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The Struggle Continues

ARTICLES OF FAITH: The Abortion Wars: A Frontline History. By Cynthia Gorney . Simon & Schuster: 544 pp., $27.50 : WRATH OF ANGELS: The American Abortion War. By James Risen and Judy Thomas . BasicBooks: 224 pp., $25 : ABORTION WARS: A Half-Century of Struggle, 1950-2000. Edited by Rickie Solinger . University of California Press: 414 pp., $45 hardcover, $16.95 paper

April 05, 1998|ELIZABETH MEHREN | Elizabeth Mehren is the author, most recently, of "After the Darkest Hour, the Sun Will Shine Again" (Fireside, 1997). She is a staff writer for The Times

We were college undergraduates, teenagers still, and the world was full of promise. My friend called late one night. "What's the worst possible thing that could happen?" she asked. I tried to think: a death in the family? It couldn't be divorce. Her parents had already done that, hadn't everyone's? Had they run out of money? Did she wreck her car and kill someone?

When she told me she was pregnant, I was first relieved, then shocked. How could she be so stupid, I wondered, so careless. But this was no occasion for judgment. The question was how to get rid of it. This was long ago, the early 1970s. Thanks to our governor, Ronald Reagan, abortion was sort of legal in California. A pregnancy could be terminated if two doctors believed the pregnant woman was in danger of harming herself. One of my friend's ex-stepfathers was a psychiatrist. We were certain he could fix things up. We were young, callow and self-absorbed. There was no talk of fetal rights, no discussion of when the moment of life begins. The phrase "single motherhood" did not cross our lips because it did not exist. "Out-of-wedlock" was one pejorative that described that condition. "Knocked up" was another.

By the clear light of day, my friend was unable to persuade anyone, her ex-stepfather included, that the pregnancy would make her jump off a bridge. Soon she was on a plane to Japan. When she returned, she called me, late at night again. She said that after the procedure--another new term, one we would come to utter with powerful ambivalence--she awoke to hear a terrible, symmetrical thumping sound. It was her, she realized, hurling her body first against the wall and then against the rail of her bed. Pain--thump, grief--thump: it was both; it was pain, and it was grief. I told my mother this story some weeks later. She thought for a moment, then told me that among her peers, she was the only one she could think of who had not had an illegal abortion. I challenged her: This was not possible. She replied: My statement stands.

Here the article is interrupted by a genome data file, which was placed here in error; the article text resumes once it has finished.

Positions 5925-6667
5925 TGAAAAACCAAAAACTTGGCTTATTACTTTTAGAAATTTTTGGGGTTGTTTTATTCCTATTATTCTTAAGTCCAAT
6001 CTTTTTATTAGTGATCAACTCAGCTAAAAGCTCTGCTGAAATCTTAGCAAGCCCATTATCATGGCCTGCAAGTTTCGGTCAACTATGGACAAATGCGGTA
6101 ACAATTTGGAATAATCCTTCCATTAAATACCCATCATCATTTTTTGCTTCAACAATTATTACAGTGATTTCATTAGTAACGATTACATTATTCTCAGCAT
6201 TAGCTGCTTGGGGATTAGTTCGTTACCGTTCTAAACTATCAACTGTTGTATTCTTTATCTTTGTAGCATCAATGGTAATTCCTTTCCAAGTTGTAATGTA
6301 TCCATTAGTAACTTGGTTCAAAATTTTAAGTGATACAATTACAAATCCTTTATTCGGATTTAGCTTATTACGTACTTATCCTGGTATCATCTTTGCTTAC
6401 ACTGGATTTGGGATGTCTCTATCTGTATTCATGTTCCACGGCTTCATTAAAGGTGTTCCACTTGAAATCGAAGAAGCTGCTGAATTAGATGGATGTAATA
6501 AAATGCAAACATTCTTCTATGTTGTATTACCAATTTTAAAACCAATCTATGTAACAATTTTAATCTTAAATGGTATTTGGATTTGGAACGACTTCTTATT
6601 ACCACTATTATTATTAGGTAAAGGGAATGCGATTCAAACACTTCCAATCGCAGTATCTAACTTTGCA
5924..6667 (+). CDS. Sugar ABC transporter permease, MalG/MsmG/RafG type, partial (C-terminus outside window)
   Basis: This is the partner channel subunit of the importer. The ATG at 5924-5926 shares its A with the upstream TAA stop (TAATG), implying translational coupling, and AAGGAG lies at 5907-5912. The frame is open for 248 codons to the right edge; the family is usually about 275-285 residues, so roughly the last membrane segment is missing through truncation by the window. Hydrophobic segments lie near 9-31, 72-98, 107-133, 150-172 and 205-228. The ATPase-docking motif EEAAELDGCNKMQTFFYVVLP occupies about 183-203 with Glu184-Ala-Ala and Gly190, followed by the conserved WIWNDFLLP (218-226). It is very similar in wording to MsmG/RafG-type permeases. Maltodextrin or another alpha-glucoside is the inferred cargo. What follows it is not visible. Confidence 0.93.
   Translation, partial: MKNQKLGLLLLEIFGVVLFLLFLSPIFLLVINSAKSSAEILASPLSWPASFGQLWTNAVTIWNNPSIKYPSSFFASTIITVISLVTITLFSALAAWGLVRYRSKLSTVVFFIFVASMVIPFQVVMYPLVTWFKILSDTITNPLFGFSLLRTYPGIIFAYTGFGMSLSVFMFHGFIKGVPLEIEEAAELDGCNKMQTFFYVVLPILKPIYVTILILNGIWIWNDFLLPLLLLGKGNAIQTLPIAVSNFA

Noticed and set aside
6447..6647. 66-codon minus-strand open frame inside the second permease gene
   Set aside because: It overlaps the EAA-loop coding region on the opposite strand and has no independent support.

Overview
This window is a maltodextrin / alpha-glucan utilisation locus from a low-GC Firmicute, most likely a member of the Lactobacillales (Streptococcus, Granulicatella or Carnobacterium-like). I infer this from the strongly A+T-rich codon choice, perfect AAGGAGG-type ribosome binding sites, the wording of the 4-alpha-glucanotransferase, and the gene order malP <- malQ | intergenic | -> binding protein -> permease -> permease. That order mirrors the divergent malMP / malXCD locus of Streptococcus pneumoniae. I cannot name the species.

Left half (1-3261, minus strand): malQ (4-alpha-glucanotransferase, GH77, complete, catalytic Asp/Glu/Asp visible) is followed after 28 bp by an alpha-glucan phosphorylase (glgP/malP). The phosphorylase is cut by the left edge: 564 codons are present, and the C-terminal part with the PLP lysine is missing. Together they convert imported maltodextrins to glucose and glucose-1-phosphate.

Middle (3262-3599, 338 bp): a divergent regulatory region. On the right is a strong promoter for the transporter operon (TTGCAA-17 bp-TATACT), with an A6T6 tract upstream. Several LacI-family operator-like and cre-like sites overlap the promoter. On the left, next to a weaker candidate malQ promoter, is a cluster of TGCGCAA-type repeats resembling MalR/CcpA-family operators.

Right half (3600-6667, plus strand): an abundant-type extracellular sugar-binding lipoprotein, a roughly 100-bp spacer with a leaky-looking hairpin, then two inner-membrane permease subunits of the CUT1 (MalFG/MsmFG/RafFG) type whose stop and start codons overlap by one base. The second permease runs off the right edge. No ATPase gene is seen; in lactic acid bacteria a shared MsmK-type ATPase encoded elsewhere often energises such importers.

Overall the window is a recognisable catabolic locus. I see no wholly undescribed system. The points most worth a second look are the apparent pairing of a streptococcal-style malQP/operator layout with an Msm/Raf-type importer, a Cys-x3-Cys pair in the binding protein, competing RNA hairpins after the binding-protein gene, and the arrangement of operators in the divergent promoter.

And so we became, my friend, my mother and I, inadvertent infantry women. Months later, the Supreme Court made its extraordinary, historic decision in Roe vs. Wade. We did not know that Jane Roe was a pseudonym. The real Jane, Norma McCorvey, was a lesbian, a drug user and a sometime carnival barker. This was her third pregnancy, but we did not know that either. We also did not know that the decision permitting women to take charge of their own bodies was written by Harry Blackmun, an appointee of Richard Nixon. We were unaware that a young Texas lawyer, Sarah Weddington, had sought out a case that would test the law that sent her out of the country, to Mexico, for her own youthful abortion. In fact, we almost didn't know about Roe vs. Wade at all, not right away anyway, because Lyndon B. Johnson died the day it came out. And certainly what we didn't know--couldn't dream of, couldn't imagine or envision in our wildest, most proto-conspiratorial crystal balls--was that the war was on.

Now a quarter century has passed. My friend, the one who went to Japan, has a grandchild. No one likes abortion, but Americans consistently state their statistical preference for laws that permit women to terminate unwanted pregnancies. Still, the war rages. To mark the 25th anniversary of Roe vs. Wade this year, three recent books examine the angry, divisive and, in more senses than one, deadly struggle that continues around abortion. All three books are important. All shed new light. All set out to remain balanced. Remarkably, all succeed. What they demonstrate, collectively and individually, is that a judicial decision intended to establish rights came nowhere close to resolving the deep moral angst over this divisive issue.

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